I was really pleased to snap the photograph below of a female Andrena denticulata - the grey-banded mining bee.
The grey-banded mining bee is attracted to composite flowers, and is therefore usually seen around composite rich habitats.
'Composite rich' is probably a reasonable description of my garden. For a start, we have a very large area of beach aster - Erigeron glaucus. It not only occupies a large area of our front garden, it has also made it's way into next door's patch, and they seem quite happy about that.
At the rear of our house, we have a further patch of beach aster, and rather a lot of daisies of various types.
A few dandelions also peep up from time to time, and are common along the country lane, just a few yards from where I live.
On top of this, on offer to the bees are the flowers in neighbouring gardens, and the many wildflowers down the country lanes, wooded valley and nearby brownfield site, which is now home to many wildflower species.
This species is fairly wide-spread, probably because it will forage from a range of abundant flower species, and not merely the composites described.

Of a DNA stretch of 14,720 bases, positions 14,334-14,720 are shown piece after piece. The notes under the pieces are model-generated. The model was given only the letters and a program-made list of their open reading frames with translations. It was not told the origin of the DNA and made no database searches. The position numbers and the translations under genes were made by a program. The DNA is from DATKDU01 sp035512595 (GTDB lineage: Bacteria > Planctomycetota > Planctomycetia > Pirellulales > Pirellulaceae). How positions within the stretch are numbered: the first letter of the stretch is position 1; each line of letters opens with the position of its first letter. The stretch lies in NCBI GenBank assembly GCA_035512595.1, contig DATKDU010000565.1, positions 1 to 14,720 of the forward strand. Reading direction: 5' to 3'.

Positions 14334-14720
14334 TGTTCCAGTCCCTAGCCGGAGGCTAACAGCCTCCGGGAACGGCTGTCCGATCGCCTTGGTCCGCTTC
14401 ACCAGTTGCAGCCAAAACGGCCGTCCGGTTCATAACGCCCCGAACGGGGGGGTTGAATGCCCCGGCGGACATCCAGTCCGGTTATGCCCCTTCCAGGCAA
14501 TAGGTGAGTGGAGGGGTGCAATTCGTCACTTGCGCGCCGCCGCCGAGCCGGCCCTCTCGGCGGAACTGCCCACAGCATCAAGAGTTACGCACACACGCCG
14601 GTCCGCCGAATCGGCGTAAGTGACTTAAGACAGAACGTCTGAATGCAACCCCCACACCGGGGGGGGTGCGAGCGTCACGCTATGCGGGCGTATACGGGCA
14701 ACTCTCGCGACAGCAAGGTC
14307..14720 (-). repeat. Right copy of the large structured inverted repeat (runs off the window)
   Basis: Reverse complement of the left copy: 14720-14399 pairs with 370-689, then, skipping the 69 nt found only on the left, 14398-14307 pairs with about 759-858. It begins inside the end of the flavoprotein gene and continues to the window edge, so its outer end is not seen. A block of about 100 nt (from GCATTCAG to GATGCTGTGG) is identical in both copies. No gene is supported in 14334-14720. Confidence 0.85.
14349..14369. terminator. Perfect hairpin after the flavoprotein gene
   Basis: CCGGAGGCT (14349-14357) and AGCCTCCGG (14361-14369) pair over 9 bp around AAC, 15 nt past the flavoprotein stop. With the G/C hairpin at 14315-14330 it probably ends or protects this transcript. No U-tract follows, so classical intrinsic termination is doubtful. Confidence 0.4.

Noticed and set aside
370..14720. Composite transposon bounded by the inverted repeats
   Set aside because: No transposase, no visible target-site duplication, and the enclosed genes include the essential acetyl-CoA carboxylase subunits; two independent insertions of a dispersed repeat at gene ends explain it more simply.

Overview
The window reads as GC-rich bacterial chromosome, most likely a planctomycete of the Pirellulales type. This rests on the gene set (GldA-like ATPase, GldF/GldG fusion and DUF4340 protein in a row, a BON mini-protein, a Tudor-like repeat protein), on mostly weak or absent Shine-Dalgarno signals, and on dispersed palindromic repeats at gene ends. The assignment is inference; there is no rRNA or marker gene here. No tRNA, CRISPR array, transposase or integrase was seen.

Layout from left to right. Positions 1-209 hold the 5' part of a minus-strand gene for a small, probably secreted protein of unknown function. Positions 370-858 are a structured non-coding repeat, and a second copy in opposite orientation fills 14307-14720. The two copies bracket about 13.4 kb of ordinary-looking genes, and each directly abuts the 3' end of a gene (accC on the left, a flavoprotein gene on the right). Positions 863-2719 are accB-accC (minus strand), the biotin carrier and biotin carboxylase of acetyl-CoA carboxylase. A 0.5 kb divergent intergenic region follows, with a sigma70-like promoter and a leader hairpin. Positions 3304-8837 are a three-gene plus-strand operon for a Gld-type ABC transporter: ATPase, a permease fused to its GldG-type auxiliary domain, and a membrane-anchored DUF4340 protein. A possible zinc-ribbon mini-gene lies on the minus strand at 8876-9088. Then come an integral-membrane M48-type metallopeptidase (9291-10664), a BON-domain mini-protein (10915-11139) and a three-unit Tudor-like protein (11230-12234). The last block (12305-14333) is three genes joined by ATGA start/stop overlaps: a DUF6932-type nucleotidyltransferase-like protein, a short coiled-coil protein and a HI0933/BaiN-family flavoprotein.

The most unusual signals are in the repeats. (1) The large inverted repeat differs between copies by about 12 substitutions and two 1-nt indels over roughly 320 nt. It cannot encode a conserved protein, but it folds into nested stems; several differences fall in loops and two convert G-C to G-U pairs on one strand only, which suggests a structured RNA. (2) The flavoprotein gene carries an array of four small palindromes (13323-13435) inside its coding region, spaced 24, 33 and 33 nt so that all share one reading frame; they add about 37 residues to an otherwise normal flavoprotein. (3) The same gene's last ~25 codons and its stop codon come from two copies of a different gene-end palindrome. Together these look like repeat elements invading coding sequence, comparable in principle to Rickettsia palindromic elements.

They may be seen in gardens (as in the case spotted here), brownfield sites, heathland, coastal dunes and chalk downland.
Knapweed and ragworts are among the many flowers visited by grey-banded mining bees, both of which grow in abundance in my local area, along with with various species of thistle, which are also popular with Andrena denticulata.
According to Falk, nesting occurs in sparsely vegetated, sand ground, and nests may occur singly or in loose aggregations.
The female measures up to about 8.5mm, with the males resemble the females, though they are a little smaller and slimmer, measuring up to 7.5mm.
Look out for this species from June to September.
It is thought that Andrena denticulata is a target of the nomad bee, Nomada rufipes.
A Field Guide To The Insects Of Great Britain And Ireland
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